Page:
[cfe-commits] r133340 - /cfe/trunk/docs/AutomaticReferenceCounting.html

John McCall rjmccall at apple.com
Sat Jun 18 00:31:30 PDT 2011

Author: rjmccall
Date: Sat Jun 18 02:31:30 2011
New Revision: 133340

URL: http://llvm.org/viewvc/llvm-project?rev=133340&view=rev
A couple of minor changes to the ARC spec, plus a new section
specifying that retain/release/autorelease/retainCount are forbidden,
plus a section talking about the behavior of dealloc.


Modified: cfe/trunk/docs/AutomaticReferenceCounting.html
URL: http://llvm.org/viewvc/llvm-project/cfe/trunk/docs/AutomaticReferenceCounting.html?rev=133340&r1=133339&r2=133340&view=diff
--- cfe/trunk/docs/AutomaticReferenceCounting.html (original)
+++ cfe/trunk/docs/AutomaticReferenceCounting.html Sat Jun 18 02:31:30 2011
@@ -14,6 +14,10 @@
   font-style: italic
+div.rationale em {
+  font-style: normal
 div h1 { font-size: 2em; margin: .67em 0 }
 div div h1 { font-size: 1.5em; margin: .75em 0 }
 div div div h1 { font-size: 1.17em; margin: .83em 0 }
@@ -1136,7 +1140,7 @@
 each <tt>init</tt> method invocation may perform at most one
 delegate init call.</p>
-</div> <!-- family.semantics.delegate-init -->
+</div> <!-- family.semantics.init -->
 <div id="family.semantics.result_type">
 <h1>Related result types</h1>
@@ -1212,6 +1216,96 @@
 <div id="misc">
+<div id="misc.special_methods">
+<h1>Special methods</h1>
+<div id="misc.special_methods.retain">
+<h1>Memory management methods</h1>
+<p>A program is ill-formed if it contains a method definition, message
+send, or <tt>@selector</tt> expression for any of the following
+<div class="rationale"><p>Rationale: <tt>retainCount</tt> is banned
+because ARC robs it of consistent semantics.  The others were banned
+after weighing three options for how to deal with message sends:</p>
+<p><b>Honoring</b> them would work out very poorly if a programmer
+naively or accidentally tried to incorporate code written for manual
+retain/release code into an ARC program.  At best, such code would do
+twice as much work as necessary; quite frequently, however, ARC and
+the explicit code would both try to balance the same retain, leading
+to crashes.  The cost is losing the ability to perform <q>unrooted</q>
+retains, i.e. retains not logically corresponding to a strong
+reference in the object graph.</p>
+<p><b>Ignoring</b> them would badly violate user expectations about their
+code.  While it <em>would</em> make it easier to develop code simultaneously
+for ARC and non-ARC, there is very little reason to do so except for
+certain library developers.  ARC and non-ARC translation units share
+an execution model and can seamlessly interoperate.  Within a
+translation unit, a developer who faithfully maintains their code in
+non-ARC mode is suffering all the restrictions of ARC for zero
+benefit, while a developer who isn't testing the non-ARC mode is
+likely to be unpleasantly surprised if they try to go back to it.</p>
+<p><b>Banning</b> them has the disadvantage of making it very awkward
+to migrate existing code to ARC.  The best answer to that, given a
+number of other changes and restrictions in ARC, is to provide a
+specialized tool to assist users in that migration.</p>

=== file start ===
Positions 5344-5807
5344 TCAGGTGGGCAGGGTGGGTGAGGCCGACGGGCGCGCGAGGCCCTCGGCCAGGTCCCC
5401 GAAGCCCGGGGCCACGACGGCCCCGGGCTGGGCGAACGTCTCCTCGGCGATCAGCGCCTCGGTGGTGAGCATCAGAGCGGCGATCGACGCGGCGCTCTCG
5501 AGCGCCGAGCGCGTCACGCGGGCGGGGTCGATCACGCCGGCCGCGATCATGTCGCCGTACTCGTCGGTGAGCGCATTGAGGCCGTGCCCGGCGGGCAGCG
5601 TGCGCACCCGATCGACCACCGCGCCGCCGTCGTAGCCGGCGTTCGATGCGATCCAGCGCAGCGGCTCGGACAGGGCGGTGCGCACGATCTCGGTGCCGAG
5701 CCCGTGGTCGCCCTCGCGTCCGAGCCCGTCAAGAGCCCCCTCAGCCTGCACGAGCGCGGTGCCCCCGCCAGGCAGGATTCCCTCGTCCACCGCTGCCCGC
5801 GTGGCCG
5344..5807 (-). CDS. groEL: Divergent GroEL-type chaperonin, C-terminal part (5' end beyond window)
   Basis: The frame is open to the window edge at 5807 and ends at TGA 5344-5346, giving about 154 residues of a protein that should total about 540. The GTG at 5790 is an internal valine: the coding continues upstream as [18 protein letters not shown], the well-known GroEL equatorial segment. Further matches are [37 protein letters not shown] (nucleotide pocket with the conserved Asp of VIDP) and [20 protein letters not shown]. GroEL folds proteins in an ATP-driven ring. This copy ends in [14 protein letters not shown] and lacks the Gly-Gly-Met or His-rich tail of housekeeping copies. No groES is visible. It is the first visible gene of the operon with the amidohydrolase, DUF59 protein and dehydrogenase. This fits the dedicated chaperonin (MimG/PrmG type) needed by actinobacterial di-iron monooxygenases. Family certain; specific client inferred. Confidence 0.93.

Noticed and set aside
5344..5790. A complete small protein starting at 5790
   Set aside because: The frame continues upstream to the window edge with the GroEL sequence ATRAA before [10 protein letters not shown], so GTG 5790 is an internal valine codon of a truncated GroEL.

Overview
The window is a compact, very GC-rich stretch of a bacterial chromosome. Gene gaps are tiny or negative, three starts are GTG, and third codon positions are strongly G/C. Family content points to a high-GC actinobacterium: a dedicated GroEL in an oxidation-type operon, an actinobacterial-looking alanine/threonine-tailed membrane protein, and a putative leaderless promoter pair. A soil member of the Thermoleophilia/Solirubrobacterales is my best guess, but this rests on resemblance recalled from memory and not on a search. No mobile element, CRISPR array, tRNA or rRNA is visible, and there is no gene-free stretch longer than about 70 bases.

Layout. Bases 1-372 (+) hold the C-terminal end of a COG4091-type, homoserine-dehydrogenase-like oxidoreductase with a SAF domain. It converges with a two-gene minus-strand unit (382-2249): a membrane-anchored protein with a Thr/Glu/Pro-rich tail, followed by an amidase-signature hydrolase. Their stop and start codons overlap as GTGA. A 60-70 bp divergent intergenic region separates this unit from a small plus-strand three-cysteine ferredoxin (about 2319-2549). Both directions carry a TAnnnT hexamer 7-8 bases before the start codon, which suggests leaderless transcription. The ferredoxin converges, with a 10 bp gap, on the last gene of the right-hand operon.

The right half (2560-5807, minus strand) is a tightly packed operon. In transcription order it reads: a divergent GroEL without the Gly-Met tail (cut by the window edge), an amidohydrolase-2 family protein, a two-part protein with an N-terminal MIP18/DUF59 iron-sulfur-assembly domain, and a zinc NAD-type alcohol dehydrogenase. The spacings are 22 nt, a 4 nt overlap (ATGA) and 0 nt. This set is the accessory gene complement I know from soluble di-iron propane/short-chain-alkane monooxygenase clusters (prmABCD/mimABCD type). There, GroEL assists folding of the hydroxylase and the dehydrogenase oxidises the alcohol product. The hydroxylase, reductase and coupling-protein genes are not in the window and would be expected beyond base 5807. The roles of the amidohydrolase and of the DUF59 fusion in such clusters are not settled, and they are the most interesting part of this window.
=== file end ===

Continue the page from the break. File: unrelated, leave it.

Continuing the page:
+<p>Implementing these methods was banned because they are too integral
+to the semantics of ARC; many tricks which worked tolerably under
+manual reference counting will misbehave if ARC performs an ephemeral
+extra retain or two.  If absolutely required, it is still possible to
+implement them in non-ARC code, for example in a category; the
+implementations must obey the <a href="#objects.retains">semantics</a>
+laid out elsewhere in this document.</p>
+</div> <!-- misc.special_methods.retain -->
+<div id="misc.special_methods.dealloc">
+<p>A program is ill-formed if it contains a message send
+or <tt>@selector</tt> expression for the selector <tt>dealloc</tt>.</p>
+<div class="rationale"><p>Rationale: there are no legitimate reasons
+to call <tt>dealloc</tt> directly.</p></div>
+<p>A class may provide a method definition for an instance method
+named <tt>dealloc</tt>.  This method will be called after the final
+<tt>release</tt> of the object but before it is deallocated or any of
+its instance variables are destroyed.  The superclass's implementation
+of <tt>dealloc</tt> will be called automatically when the method
+<div class="rationale"><p>Rationale: even though ARC destroys instance
+variables automatically, there are still legitimate reasons to write
+a <tt>dealloc</tt> method, such as freeing non-retainable resources.
+Failing to call <tt>[super dealloc]</tt> in such a method is nearly
+always a bug.  Sometimes, the object is simply trying to prevent
+itself from being destroyed, but <tt>dealloc</tt> is really far too
+late for the object to be raising such objections.  Somewhat more
+legitimately, an object may have been pool-allocated and should not be
+deallocated with <tt>free</tt>; for now, this can only be supported
+with a <tt>dealloc</tt> implementation outside of ARC.  Such an
+implementation must be very careful to do all the other work
+that <tt>NSObject</tt>'s <tt>dealloc</tt> would, which is outside the
+scope of this document to describe.</p></div>
+</div> <!-- misc.special_methods -->
 <div id="autoreleasepool">
@@ -1226,6 +1320,9 @@
 restored to the saved state, releasing all the objects in it.  When
 the block is exited with an exception, the pool is not drained.</p>
+<p><tt>@autoreleasepool</tt> may be used in non-ARC translation units,
+with equivalent semantics.</p>
 <p>A program is ill-formed if it refers to the
 <tt>NSAutoreleasePool</tt> class.</p>

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